Back in 1926 when the owner of a nearby house sank foundations for a garage those doing the digging found the first evidence of Newport Roman Villa. Subsequent excavations revealed extensive remains of a late Romano-British farmhouse built around 280 AD.
To celebrate the 90 years since its discovery on the 24th of March 1926 free entry was offered to visitors on 1st April2016- and no it was not an April Fools prank there was really free entry and for those attending Birthday Cakes!
For the Open Day there were displays telling the story of the discovery of the Villa and activities for families included making a birthday badge, having a go at the photo hunt, dressing in Roman clothes and helping to find the missing tools for the Villa’s archaeologist. Estelle Baker, a member of the Isle of Wight Heritage Service dressed in clothes depicting typical wear for the archaeologist of the day in 1926.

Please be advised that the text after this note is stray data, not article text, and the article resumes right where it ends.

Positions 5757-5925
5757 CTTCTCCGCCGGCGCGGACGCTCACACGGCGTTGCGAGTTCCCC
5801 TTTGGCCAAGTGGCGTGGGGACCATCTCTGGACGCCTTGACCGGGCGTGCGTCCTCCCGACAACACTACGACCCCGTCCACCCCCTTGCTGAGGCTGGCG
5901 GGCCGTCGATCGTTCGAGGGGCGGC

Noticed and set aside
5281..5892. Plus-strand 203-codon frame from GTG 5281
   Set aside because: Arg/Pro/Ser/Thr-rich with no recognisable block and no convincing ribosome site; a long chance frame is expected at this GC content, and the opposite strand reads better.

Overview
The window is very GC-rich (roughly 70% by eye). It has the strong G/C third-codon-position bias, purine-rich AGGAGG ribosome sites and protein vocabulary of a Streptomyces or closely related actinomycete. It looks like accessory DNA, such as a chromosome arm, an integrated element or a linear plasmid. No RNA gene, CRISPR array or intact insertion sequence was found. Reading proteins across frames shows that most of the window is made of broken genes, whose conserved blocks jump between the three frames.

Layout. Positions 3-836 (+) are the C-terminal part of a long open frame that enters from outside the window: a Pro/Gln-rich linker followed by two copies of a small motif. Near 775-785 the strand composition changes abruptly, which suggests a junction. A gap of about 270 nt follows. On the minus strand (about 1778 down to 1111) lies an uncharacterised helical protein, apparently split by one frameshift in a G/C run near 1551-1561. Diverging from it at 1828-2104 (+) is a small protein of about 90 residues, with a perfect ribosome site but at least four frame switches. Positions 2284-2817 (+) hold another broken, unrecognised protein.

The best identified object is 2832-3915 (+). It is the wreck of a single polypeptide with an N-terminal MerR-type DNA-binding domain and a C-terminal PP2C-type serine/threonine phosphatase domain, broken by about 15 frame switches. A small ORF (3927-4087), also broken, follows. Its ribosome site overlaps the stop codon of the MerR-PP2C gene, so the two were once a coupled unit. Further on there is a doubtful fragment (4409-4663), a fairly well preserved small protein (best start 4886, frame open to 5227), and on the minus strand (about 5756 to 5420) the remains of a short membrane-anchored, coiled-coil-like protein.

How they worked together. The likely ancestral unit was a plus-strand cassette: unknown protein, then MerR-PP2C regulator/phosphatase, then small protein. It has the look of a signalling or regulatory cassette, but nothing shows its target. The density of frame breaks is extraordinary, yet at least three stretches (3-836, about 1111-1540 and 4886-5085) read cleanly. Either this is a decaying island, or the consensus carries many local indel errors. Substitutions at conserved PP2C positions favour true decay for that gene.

The Villa reopened for the new season on 25 March 2016and will remain open throughout the summer, however, the Villa can be open by prior arrangement to groups and school parties in the winter period.
All the well-preserved remains at Newport Roman Villa provide a fascinating insight into country life in third century Britain with the Villa having a superb bath suite with, under floor heating and remnants of mosaic floors.
Sections of the Villa have been reconstructed to illustrate the building materials used and you can peep into a Roman kitchen and see a slave preparing a Roman feast.
At the villa there is a hands-on activity room where you can make a mosaic, repair a broken pot or weave a blanket or you can discover the plants Romans would have used in the beautiful herb garden.
Activities at Newport Roman Villa, Cypress Road, Newport are organised by the Isle of Wight Council Heritage Service and Newport Roman Villa is a Scheduled Ancient Monument in the care of the Isle of Wight Council Heritage Service.